Poverty Is A Community Issue

Southwest Washington is growing again. There are new industries budding and professional jobs are on the upswing. Our cities are full of energy and excitement. Many signs are pointing to a full recovery from the economic downturn. Still, many of our neighbors are not experiencing the same gains. Poverty trends have been slow to reflect broader economic gains, and in some cases they are getting worse because of increasing social inequities and the cyclical nature of intergenerational poverty.

Childhood-Poverty-SW-WashingtonFrom 2000 to 2013, our region saw a 24 percent population increase. During that same time frame, poverty increased by 59 percent. That is nearly 27,000 more people living in poverty.

When you zero in on childhood poverty, the numbers are even more pronounced. Though there has been some recovery, there were nearly 4,000 more children living in poverty in 2014 than we had in 2007. In fact, children represent nearly one-third of those who are living in poverty across Clark, Cowlitz and Skamania Counties. Due to the unaddressed effects of adversity in their lives, many low-income children in Washington enter school with lower cognitive, social-emotional, and language skills than other children. According to the Kids Count Data Center, more than half of our children in southwest Washington are unprepared in some when they enter school, and why our graduation rates are still under the national average.

Poverty is taking hold of our region at the roots—disproportionately affecting our children. And almost every one of these indicators becomes worse when you narrow in on our region’s growing communities of color. The fact is that people are living on tight margins, and these economic realities are painfully visible at local shelters, hospitals, food banks and schools. This is why the Community Foundation focused its sights on interrupting the the cycle of intergenerational poverty in 2012.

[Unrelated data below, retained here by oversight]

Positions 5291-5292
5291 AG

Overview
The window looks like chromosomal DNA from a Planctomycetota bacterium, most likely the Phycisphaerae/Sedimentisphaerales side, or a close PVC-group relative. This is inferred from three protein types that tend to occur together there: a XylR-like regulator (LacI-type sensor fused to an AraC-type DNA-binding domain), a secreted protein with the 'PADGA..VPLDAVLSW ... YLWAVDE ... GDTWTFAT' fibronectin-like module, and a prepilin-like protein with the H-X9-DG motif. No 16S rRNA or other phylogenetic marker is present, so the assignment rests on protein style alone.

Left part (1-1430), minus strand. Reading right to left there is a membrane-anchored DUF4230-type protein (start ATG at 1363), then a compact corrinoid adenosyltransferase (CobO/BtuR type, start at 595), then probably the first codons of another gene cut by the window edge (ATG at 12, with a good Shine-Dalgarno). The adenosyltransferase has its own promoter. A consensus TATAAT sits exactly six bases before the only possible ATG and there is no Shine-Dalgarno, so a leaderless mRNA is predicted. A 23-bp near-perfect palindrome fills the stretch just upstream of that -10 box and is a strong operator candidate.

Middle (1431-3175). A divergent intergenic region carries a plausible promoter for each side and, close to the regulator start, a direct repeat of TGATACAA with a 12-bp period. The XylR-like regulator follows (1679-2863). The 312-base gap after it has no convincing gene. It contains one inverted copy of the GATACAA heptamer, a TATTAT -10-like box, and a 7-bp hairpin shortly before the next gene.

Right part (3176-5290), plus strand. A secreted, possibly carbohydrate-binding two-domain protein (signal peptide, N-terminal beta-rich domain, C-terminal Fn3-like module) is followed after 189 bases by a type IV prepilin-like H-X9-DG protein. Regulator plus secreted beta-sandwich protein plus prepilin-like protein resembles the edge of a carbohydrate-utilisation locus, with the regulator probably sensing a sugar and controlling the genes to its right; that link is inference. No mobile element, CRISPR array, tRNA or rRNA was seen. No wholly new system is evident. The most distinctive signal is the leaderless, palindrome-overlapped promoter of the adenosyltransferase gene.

We wanted to ask tough questions, take risks and pursue big solutions. We want to create a more resilient community where everyone has a voice and the opportunity to live up to their full potential. What does this look like? See for yourself.

It’s time to end the finger pointing and start a new narrative.

This is narrative starts with you. It is one that begins by looking in the mirror and asking honest questions about your ideals and what you desire in a community. Questions like:

The Community Foundation does not accept this state of affairs. We want to read a different story with a growing cast of characters that are working collectively to address these social ills. Where do you see your role?

Poverty Resources

The Community Foundation is leveraging the best research and data from the field to bolster local approaches to intergenerational poverty. Below are a number of resources that we believe to outline clear strategies and best practices for communities to create sustainable economic change.


The nation is facing an escalating housing crisis. Skyrocketing rents and inadequate infrastructure are some of the barriers that are preventing millions of working Americans from reaching their full potential. This PolicyLink report outlines a case for progressive, equity-focused policy.


Democracy Collaborative shares new tools and systems for economic development where civic leaders, businesses, anchor institutions, cooperatives and community organizations are collaborating. What’s emerging is a systems approach to creating an inclusive, sustainable economy where all can thrive.


This study from the Annie E. Casey Foundation seeks to introduce a framework that can assist anchor institutions, such as Community Foundations, in understanding their impact on the community and, in particular, their impact on the welfare of low-income children and families in those communities.